ELECTRA GLIDE IN BLUE (1973)

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DVD REVIEW: ELECTRA GLIDE IN BLUE / CERT: 18 / DIRECTOR: JAMES WILLIAM GUERCIO / SCREENPLAY: ROBERT BORIS / STARRING: ROBERT BLAKE, BILLY GREEN, MITCH RYAN, ELISHA COOK JR. / RELEASE DATE: SEPTEMBER 15TH

'Big' John Wintergreen (Blake - later to star on TV as Baretta and as the creepy 'Mystery Man' in David Lynch's Lost Highway) is a motorcycle cop, working the long stretch of Arizona highway. As the squad gear up for the arrival of some hippies for a music festival, his mind is still on moving on to bigger things, namely the homicide department. Other than his aspirations, he's stands out for a number of reasons: he's a nice guy, giving everyone a chance and following the letter of the law, and he's also a full foot shorter than the rest. When a hermit is found dead of an apparent self-inflicted shotgun wound, John is convinced that it is murder, rather than suicide. A hard-nosed detective (Ryan) takes John under his wing on the investigation when they find he was shot in the back of the head before the shotgun blast to the chest.

An undisputed cult classic, Electra Glide in Blue is one of those '70s films that just get better every time you watch it. Which probably isn't often, since it's rarely seen on TV in the UK these days. The beautiful photography by Conrad Hall makes the most of the remote regions of Arizona, with everything looking particularly breathtaking, the desert expanse surrounded by stunning, cragged rock formations. There are camera angles that come from Wintergreen's height, focusing on other character's mid-torsos, which give us even more empathy with the ambitious cop's stature, but for the most part, it's the unpretentious, often ponderous, direction that fully engrosses, practically mesmerising the viewer.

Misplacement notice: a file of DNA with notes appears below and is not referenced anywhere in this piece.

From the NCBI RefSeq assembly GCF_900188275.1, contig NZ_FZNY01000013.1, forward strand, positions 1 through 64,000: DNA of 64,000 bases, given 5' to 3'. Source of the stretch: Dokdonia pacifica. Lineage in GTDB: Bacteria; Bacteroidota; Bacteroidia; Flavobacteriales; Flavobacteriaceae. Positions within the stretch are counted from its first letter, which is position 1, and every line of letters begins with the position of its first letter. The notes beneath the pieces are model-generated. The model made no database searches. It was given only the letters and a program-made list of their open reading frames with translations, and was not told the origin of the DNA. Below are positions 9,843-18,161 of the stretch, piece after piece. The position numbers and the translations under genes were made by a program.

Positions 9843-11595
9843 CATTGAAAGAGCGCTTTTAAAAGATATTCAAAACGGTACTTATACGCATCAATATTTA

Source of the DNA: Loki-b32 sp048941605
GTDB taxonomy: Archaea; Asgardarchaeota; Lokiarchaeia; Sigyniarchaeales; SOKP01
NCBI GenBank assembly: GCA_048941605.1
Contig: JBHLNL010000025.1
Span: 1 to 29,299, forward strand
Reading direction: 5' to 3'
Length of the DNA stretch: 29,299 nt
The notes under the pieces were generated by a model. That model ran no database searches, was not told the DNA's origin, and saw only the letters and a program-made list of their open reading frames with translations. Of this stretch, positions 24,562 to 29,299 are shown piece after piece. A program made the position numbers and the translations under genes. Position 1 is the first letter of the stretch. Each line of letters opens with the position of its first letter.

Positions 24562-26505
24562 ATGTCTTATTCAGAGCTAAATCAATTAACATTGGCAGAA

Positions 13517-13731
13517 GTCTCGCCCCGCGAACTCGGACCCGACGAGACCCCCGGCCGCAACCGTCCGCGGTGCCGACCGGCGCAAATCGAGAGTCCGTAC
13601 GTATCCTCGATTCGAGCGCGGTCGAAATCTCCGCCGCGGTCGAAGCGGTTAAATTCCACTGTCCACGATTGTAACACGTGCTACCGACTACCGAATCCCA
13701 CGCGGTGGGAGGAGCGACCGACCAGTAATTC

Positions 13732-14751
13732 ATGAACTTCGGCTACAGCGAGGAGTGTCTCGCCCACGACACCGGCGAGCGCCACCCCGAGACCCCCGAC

The film is full of pathos, as Blake's Wintergreen realises the life he aspires to isn't as glamorous as he'd imagined, nor the cops he looks up to any less corrupt or unscrupulous as his regular squad. Veteran actor Elisha Cook Jr. (House on Haunted Hill) is brilliant as the demented Willie, distraught friend of the dead hermit.

Although it's the only directorial credit for Guercio (he would later be behind AOR band Chicago, some of whom appear as gang members; notably Peter Cetera - yep, that fella who sang the theme to The Karate Kid II), it's certainly one to be proud of. Electra Glide in Blue proves that one man can make a stand, however tall he may be. Don't pigeonhole this, it's not a cop movie; instead it's as much a counterculture film of rebellion as Easy Rider and Taxi Driver. A forgotten classic, not to be missed this time around.


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